Residents have objected to making people in overcrowded homes less of a priority on the housing waiting list in Lewisham.  

The council is reviewing its housing allocation policy, the rules it follows when deciding who should be housed from the waiting list and in what order.  

One proposal involves moving households overcrowded by one person down a priority band.

A consultation report on the plans states: “The demand for social housing in Lewisham continues to outstrip supply.  

“There were 7,830 households on the housing register at the end of March 2013 , as of March 2021 there were 10,088.  

“The council made 1,562 lets in 2012/13. Since then an average of 1,137 lets per year have been made – a 27 per cent decrease.” 

A number of changes are being considered, including changing the banding structure to allow the council to give some groups more priority than others, introducing a new ‘overcrowded by three bed’ group, a new ‘homeless with additional need’ priority group, and allowing people to bid for multiple properties each week. 

The current banding system is divided into Band 1: Emergency, Band 2: High, and Band 3: Priority.    

The proposed banding is Band 1: Emergency, Band 2: High, Band 3: Medium, and Band 4: Low. 

Band 1 includes those being moved out of estates set for regeneration, those leaving care, and those leaving a home – this would remain the same. 

A new classification ‘Homeless with additional need’ would be put in High, current rehousing reasons within the High band would be placed in Medium, and ‘medical high’ would be moved in to High instead of Medium.  

The proposed new ‘overcrowded by three bed’ rehousing reason would be placed in High, while ‘overcrowded by one bed’ would be placed in the new Low priority band.  

A ‘smart letting’ scheme could be introduced, whereby 20 per cent of available homes will be ringfenced for transfer applicants who are already living in social housing, and it would ensure that the home they leave is given to someone living in the private rental sector (PRS) or TA.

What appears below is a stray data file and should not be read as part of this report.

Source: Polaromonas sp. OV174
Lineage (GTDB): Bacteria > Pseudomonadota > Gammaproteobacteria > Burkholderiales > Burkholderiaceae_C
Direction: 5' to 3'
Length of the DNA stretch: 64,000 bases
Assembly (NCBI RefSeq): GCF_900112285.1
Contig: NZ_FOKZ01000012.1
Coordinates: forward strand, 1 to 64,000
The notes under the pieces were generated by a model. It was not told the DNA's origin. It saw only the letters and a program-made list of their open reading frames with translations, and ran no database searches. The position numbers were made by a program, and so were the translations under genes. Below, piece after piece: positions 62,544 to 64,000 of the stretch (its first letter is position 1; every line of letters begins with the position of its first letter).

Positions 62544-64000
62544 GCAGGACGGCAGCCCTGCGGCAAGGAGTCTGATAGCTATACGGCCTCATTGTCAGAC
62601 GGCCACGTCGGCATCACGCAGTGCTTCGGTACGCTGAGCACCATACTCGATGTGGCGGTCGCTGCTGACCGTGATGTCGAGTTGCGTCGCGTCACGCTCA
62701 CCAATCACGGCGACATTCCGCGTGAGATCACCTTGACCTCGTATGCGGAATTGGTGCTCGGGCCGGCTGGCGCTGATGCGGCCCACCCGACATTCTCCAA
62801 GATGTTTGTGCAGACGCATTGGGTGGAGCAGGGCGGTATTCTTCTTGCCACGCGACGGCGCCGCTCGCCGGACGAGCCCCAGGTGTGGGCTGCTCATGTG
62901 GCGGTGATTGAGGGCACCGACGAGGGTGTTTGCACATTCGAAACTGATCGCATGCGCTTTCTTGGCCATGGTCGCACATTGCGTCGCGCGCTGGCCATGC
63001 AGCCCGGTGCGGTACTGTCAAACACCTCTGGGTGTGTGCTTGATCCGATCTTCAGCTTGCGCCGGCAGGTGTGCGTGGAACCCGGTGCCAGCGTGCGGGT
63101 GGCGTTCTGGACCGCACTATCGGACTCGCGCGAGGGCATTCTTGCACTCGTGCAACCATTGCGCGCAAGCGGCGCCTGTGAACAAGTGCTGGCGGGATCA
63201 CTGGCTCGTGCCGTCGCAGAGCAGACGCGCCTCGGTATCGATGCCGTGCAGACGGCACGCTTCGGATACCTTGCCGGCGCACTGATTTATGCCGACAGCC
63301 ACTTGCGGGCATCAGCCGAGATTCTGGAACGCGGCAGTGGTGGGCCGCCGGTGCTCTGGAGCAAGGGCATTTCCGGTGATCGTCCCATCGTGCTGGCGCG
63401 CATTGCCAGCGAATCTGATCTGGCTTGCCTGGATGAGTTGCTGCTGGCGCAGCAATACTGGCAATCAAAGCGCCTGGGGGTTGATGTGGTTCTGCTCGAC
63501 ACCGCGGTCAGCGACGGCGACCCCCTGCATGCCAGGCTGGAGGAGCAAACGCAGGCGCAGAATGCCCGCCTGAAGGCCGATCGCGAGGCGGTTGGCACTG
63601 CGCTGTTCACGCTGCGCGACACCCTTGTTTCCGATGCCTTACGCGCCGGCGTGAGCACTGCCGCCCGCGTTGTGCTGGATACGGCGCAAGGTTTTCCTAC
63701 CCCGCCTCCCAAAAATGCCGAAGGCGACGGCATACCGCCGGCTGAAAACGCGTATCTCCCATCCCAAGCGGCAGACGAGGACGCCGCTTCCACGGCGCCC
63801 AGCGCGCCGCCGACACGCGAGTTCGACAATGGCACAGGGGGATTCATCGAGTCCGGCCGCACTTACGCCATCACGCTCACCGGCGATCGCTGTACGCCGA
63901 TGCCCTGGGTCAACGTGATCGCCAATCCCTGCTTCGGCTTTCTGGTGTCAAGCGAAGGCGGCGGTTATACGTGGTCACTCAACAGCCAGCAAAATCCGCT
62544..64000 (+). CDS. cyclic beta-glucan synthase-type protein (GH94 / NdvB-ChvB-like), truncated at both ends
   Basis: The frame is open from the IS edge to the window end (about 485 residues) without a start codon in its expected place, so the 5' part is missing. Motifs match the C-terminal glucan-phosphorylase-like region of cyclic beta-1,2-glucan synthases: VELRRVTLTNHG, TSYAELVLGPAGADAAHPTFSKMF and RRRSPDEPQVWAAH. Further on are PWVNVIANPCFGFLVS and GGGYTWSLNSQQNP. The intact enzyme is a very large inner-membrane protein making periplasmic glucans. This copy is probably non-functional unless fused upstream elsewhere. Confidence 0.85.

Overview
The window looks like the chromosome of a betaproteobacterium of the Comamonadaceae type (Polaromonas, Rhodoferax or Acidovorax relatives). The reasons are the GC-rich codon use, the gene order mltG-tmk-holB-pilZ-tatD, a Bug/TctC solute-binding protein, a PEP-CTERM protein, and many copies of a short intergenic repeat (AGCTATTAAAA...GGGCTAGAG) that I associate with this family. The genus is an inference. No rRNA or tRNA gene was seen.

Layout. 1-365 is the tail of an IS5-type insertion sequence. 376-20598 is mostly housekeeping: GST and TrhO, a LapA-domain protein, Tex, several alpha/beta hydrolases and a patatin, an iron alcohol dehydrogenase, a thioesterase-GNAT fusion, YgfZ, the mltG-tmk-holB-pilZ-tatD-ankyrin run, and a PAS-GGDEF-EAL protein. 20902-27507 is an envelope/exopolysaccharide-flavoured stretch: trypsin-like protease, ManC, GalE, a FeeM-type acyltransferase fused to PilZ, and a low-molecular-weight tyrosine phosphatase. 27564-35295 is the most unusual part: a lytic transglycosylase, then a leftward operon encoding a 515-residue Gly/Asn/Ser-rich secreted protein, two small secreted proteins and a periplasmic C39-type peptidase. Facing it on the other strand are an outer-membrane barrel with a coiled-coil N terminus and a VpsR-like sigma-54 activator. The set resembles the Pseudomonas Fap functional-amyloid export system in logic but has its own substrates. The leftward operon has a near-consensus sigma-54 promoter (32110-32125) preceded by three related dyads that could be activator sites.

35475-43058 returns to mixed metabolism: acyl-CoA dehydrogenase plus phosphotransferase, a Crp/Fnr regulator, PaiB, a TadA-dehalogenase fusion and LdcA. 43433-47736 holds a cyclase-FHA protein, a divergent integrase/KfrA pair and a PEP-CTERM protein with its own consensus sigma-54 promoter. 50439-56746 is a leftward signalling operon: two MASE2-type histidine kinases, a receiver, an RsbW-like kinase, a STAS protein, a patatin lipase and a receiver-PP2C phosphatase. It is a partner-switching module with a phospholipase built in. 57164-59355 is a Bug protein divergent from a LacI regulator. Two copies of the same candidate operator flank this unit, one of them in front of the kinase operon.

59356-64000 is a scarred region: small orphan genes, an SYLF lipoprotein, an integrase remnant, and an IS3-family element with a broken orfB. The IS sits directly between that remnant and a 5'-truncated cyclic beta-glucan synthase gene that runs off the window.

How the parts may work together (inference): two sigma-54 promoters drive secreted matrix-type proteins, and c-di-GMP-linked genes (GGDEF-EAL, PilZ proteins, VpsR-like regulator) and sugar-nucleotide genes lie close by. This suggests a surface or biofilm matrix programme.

The council also plans to increase how many bids someone can make so “that they can bid for multiple properties per week”.  

If the child of a parent is over 21, they would be excluded from the ‘overcrowded by three bed’ rehousing reason, “unless they are a dependent or are caring for another adult or adults in the household”. 

The council is proposing to reduce the number of properties it’s obliged to offer people from three to two. 

More than 1,000 residents took part in a consultation on the proposed changes, which ran from November to February. 

Some concerns were raised that those in the new band 4 would be given “unrealistic expectations” of being rehoused. 

Overall, the majority of people backed most of the proposals, though it varied between different groups.   

For example, social renters were the most likely to disagree withing moving ‘overcrowding by one’ into the new band 4.  

Those in temporary accommodation were slightly more likely to agree to this proposal (44 per cent) than disagree (40 per cent), and only home owners and those in supported housing agreed by more than 50 per cent. 

Two of the proposed changes were opposed by the majority of respondents to the consultation.  

They included the proposal to move ‘overcrowded by one bed’ to the new band 4, essentially moving it down in importance.  

One quoted respondent said it would mean longer waiting times, potentially five to six years, for families living in overcrowded housing.  

“This is not right for the families’ mental well-being. I think the number of years on the register should be considered as priority for all overcrowded homes,” they said. 

Respondents were also against proposals to not include adult children when calculating the new ‘overcrowded by three band’.  

One person said: “Where does the council expect these adult children to go when there is a shortage of truly affordable housing?  

“It would be ethically wrong to make them homeless in their own right and put them to the bottom of the list.” 

Bidding for multiple properties a week received huge backing – more than 90 per cent over agreed with the plans.  

The consultation report is set to be discussed by Lewisham’s housing select committee on Monday (June 7).